“You can’t do anything in cooking without bacon,” Ida says as she snacks on a crunchy bit of pork. She hasn’t opened the mushroom soup yet. “I’m waiting until I absolutely have to,” she says. “It was the last thing I wanted to get.” Ida says she’d been hoping for the Tater Tots so she could make red curry with beef.
Siebenaler arranges tomato slices in a spiral, covering the bottom of a cast-iron pan. She pours the cream-and-corn mixture over the tomatoes and tosses the Tater Tots on top.
What’s the hardest thing about participating in a cook-off? “I think right now it’s peeling this [bleep] egg,” Brown laments, as he picks away bits of brown shell and egg white, creating unsightly pocks on the smooth, soft-boiled sphere. Brown’s salty language has caused him some notoriety, as he was quoted in a previous issue of Minnesota Monthly dropping the F-bomb. Brown says that after the article came out, an elderly reader called him at Restaurant Levain to tell him she was ashamed of him. “She said, ‘I’ll never come back to Lucia’s again,’” Brown says with a smirk.
Brown and Ida discuss their ingredients:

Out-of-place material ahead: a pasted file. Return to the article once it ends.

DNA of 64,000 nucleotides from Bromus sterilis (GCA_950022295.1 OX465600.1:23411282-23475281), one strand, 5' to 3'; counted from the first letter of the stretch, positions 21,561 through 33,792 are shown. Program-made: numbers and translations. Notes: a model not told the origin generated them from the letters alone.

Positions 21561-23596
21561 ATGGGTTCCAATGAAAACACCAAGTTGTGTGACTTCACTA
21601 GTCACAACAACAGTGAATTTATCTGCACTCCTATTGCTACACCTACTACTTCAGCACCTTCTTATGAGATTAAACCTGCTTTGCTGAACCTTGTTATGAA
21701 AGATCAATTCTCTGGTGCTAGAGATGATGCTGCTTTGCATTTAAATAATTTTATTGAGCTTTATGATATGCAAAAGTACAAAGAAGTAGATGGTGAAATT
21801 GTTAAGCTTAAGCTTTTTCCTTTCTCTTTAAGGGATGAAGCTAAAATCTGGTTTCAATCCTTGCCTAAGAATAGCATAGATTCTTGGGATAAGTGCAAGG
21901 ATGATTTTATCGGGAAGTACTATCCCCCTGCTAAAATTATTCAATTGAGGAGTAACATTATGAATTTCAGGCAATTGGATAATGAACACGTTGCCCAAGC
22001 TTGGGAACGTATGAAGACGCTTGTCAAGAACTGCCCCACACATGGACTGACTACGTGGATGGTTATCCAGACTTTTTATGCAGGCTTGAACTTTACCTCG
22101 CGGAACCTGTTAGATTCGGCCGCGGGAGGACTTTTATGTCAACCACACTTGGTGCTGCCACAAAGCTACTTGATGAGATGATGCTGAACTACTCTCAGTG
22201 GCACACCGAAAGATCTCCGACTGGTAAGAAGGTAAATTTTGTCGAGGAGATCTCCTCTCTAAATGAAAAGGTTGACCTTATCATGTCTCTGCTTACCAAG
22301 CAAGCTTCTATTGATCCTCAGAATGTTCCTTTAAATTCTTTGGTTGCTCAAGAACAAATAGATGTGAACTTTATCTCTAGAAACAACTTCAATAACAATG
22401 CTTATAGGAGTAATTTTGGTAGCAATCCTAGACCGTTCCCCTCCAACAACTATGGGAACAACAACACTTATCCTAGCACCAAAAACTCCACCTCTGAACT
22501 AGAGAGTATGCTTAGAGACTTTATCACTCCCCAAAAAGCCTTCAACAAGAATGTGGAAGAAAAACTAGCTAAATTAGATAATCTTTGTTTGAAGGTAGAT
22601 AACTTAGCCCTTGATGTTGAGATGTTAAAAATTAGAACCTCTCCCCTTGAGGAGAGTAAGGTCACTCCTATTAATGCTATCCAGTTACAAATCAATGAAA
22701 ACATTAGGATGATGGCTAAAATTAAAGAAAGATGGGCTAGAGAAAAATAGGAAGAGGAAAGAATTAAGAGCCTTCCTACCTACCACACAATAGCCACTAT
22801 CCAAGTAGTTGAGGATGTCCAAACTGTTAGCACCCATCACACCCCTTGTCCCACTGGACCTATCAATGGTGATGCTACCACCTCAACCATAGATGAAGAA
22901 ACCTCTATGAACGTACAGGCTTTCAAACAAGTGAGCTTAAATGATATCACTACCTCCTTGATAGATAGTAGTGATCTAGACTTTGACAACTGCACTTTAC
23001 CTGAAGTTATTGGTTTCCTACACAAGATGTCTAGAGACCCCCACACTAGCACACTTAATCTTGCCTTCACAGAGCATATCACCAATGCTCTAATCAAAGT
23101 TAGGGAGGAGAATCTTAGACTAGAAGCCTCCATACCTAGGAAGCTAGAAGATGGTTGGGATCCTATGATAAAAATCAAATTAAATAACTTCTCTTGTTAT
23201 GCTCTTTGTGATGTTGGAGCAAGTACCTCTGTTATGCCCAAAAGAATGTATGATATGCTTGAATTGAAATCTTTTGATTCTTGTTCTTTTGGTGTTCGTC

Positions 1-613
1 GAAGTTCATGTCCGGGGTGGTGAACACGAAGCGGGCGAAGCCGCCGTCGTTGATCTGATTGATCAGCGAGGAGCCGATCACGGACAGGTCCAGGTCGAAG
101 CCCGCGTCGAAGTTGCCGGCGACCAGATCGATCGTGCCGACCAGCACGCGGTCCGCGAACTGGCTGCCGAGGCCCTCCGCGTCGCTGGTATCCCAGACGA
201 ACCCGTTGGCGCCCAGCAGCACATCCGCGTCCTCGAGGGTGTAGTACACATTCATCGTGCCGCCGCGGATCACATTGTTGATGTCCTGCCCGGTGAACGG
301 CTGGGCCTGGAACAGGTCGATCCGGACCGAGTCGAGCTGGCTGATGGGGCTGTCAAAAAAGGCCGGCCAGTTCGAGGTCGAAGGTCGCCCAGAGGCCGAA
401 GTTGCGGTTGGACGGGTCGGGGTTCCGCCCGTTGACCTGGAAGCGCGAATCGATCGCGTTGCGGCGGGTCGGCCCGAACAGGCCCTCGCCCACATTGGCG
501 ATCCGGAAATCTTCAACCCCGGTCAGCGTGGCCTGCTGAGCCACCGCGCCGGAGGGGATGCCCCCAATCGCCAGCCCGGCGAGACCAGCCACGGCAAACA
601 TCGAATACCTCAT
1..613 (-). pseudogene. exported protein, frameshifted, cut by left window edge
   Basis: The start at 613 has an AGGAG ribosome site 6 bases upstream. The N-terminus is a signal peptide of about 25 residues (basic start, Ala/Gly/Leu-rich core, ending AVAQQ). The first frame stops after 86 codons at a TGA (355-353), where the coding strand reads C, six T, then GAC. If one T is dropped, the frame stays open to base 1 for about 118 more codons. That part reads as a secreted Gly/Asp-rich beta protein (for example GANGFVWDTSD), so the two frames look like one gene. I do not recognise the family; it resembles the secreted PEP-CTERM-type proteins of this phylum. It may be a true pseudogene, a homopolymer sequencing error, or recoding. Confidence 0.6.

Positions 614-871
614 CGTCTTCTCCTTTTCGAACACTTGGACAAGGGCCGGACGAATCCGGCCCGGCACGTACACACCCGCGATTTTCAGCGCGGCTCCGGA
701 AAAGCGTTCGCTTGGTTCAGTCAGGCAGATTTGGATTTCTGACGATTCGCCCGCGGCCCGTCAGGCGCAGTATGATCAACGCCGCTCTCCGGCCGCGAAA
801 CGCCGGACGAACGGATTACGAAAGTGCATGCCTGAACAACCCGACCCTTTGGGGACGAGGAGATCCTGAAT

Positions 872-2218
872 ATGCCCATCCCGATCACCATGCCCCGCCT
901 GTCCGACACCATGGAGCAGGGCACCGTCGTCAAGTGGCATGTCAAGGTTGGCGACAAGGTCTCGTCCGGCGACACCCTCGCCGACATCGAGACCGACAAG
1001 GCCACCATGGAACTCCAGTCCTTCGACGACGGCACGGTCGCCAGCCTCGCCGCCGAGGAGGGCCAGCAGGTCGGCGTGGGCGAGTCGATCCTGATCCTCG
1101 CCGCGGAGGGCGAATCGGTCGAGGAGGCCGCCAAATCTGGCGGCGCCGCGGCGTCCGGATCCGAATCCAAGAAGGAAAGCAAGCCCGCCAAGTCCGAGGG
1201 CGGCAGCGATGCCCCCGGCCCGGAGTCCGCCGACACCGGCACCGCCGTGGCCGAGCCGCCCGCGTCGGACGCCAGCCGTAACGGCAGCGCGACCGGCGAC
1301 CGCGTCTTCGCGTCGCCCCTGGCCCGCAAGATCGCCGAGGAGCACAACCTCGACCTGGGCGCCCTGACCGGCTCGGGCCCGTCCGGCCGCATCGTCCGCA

“I was definitely happy for the green beans,” Brown says.
“Cuz they suck,” Brown says. “Crisis equals opportunity, Ida. I was challenged by the green beans and then the proverbial gates opened for me.” He tosses yet another soft-boiled egg in the trash and starts to peel a new one.
Ida pops the lid on the mushroom soup. “Aren’t you jealous?” she says, jiggling the grayish goo.
Siebenaler removes deep-fried leeks from the oil, then drizzles reduced balsamic vinegar onto the tomatoes. Irestone takes the pork chops he’s brined and coats them in the fried-onion crumbs.
Brown opens the green beans and pops one in his mouth. “They taste a lot like…salt,” he says.
Do chefs ever get to eat at each other’s restaurants? “I’m still waiting, Steven,” Ida says to Brown, who hasn’t yet made it to Triä in North Oaks. “Gas prices are too high,” ribs Irestone.
Ida deftly tucks and pinches her casserole crust. Brown starts cooking a new batch of soft-boiled eggs.